A vintage British sportscar is a wonderful thing. Inimitable style and luxury, beautiful curves, and a soundtrack that could make even Vinnie Jones shed a tear. However, even under the most diligent maintenance schedule, they are known, above all, for their unreliability. As the value of such cars is tied heavily to their condition as unmodified examples, owners are typically reluctant to make modifications to remedy these issues.
However, things are starting to change. Cities across the world are enacting measures to ban fossil fuel vehicles from their streets, and sales of such vehicles are similarly going to be banned entirely. The automotive industry is preparing for a major pivot towards electric drivetrains, and no carmaker will be left untouched. In this landscape, it’s not just Tesla and Nissan who are selling electric cars anymore. Luxury brands are beginning to deliver electric vehicles, too.
Continue reading “Why Converting Classic Cars To Electric Drive Is A Thing”
Anyone who has an interest and/or career in manufacturing would have heard of Kaizen, generally a concept to continuously improve your process everywhere. Under that huge umbrella is Karakuri Kaizen, encouraging workers on the factory floor to adopt a hacker mentality and improve their own work stations. It is right up our alley, manufacturer or not, making this overview by Automotive News an entertaining read.
Karakuri could be translated as “mechanism”, but implies something novel in the vein of English words gadgets, gizmos, or dare we say it: hacks. Karakuri has a history dating back to centuries-old wind-up automatons all the way to modern Rube Goldberg contraptions. When applied to modern manufacturing (as part of factory training) it encourages everyone to devise simple improvements. Each might only shave seconds off assembly time, but savings add up in due time.
Modern global manufacturing is very competitive and survival requires producing more efficiently than your competitors. While spotlights of attention may be focused on technology, automation, and construction of “alien dreadnoughts”, that focus risks neglecting gains found at a smaller and simpler scale. Kaizen means always searching for improvements, and the answer is not always more technology.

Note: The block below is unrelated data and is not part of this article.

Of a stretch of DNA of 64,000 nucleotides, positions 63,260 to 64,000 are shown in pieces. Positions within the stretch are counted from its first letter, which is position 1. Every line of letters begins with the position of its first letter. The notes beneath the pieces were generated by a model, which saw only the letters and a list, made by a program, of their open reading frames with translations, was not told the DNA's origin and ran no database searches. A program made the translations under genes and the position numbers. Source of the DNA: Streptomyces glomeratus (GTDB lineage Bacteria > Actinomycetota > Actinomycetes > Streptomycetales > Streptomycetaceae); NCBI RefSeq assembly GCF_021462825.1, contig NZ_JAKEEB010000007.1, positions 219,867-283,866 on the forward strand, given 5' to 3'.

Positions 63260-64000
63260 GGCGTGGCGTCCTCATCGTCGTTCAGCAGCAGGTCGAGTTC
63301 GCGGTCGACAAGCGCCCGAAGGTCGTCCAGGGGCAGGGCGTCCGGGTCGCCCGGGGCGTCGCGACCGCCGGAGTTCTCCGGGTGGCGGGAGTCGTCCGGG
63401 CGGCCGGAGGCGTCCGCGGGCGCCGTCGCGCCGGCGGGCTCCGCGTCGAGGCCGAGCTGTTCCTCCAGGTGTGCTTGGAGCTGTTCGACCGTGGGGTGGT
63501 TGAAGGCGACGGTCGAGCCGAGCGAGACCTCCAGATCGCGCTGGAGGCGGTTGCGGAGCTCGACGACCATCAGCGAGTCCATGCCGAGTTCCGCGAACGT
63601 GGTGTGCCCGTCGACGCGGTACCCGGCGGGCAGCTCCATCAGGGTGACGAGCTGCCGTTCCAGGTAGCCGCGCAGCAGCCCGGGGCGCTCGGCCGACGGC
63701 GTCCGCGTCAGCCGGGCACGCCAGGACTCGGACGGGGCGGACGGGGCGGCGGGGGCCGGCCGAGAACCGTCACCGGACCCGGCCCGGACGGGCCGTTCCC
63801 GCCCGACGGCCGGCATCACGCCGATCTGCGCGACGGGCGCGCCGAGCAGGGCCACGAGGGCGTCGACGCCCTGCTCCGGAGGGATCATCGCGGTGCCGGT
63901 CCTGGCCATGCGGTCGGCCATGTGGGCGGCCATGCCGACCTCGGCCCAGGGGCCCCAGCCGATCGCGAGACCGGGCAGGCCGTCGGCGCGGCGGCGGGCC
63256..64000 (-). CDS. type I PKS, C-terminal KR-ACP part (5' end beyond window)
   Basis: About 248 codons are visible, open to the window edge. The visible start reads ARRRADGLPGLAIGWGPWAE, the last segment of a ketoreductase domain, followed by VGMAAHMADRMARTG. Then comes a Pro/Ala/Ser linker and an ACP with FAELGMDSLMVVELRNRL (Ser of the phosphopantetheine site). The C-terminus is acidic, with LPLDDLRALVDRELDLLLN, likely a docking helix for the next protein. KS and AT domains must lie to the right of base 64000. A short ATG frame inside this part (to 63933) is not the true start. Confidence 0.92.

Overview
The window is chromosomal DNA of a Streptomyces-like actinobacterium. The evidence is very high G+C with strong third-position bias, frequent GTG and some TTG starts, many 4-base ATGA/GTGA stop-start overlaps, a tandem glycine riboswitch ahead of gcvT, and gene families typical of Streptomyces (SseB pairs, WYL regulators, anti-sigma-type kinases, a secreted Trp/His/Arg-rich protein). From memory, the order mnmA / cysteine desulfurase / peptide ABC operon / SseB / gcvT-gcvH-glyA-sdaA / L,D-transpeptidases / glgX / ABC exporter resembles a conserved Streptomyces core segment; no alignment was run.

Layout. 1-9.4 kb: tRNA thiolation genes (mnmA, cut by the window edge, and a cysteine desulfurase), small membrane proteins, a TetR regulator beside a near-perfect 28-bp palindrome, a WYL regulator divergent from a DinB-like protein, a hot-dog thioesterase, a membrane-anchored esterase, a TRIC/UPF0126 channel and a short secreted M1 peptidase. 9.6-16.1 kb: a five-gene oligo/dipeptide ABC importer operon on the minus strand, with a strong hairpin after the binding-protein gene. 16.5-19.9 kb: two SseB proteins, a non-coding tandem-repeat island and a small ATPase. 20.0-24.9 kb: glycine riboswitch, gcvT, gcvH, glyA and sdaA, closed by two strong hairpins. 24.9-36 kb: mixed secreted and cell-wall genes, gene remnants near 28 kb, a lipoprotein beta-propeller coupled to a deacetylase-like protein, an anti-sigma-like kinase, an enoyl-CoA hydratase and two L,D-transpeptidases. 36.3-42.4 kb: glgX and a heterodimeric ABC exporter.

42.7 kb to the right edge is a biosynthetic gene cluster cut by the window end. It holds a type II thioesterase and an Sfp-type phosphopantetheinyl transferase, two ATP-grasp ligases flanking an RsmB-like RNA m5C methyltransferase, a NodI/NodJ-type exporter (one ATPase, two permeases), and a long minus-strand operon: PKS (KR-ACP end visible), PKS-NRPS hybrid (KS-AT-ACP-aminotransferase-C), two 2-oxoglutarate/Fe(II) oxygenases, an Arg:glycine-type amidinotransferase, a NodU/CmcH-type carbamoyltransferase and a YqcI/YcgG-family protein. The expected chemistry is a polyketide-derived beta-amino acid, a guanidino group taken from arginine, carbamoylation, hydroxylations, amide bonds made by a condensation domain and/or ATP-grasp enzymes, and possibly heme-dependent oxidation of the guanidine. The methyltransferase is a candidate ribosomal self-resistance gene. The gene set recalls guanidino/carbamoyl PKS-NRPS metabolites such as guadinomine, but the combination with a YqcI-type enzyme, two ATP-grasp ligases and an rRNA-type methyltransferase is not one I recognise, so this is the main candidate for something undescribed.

Several points in these articles asserted purely mechanical karakuri are far less expensive than automated solutions, by comparing price tags which are obviously for industrial automation equipment. We’d be curious to see if our favorite low cost tools — AVR, PIC, ESP32, and friends — would make future inroads in this area. We’ve certainly seen hacks for production at a much smaller scale.
Embedded below the break is a short video from Toyota showing off a few karakuri on their factory floor.
Continue reading “Karakuri Kaizen: Hacks For The Factory Floor”
If you grew up watching the Pokémon TV series, you’d naturally be familiar with the cries of all your favourite Pocket Monsters. Most of the creatures in the anime tend to say their own name, over and over again. Pour one out for the legions of parents who, upon hearing a distant “PIKA PIKA!”, still involuntarily twitch to this day.
However, the games differ heavily in this area. Generation I of Pokémon was released on the Game Boy, which simply didn’t have the sound capabilities to deliver full bitstream audio. Instead, sounds were synthesized for the various Pokémon based on various parameters. It’s quite a deep and involved system, but never fear – help is at hand via [Retro Game Mechanics Explained].
The video breaks down, at a bitwise level, how the parameters are stored for each Pokémon’s cry, and how they are synthesized. It’s broken down into easily understandable chunks, explaining first how the Game Boy’s sound hardware works, with two pulse channels and a noise channel, before later expanding upon why some Pokémon have the same or similar cries.
It’s a tour de force in retro game reverse engineering, and expertly presented with high quality graphical guides as to what’s going on at the software level. There’s even an emulator you can use to explore the various cries from the original game, and generate your own, too.
Now that we’re up to speed with Pokémon, how about fixing bugs in a 37 year old game? Video after the break.
Continue reading “Pokemon Cries And How They Work”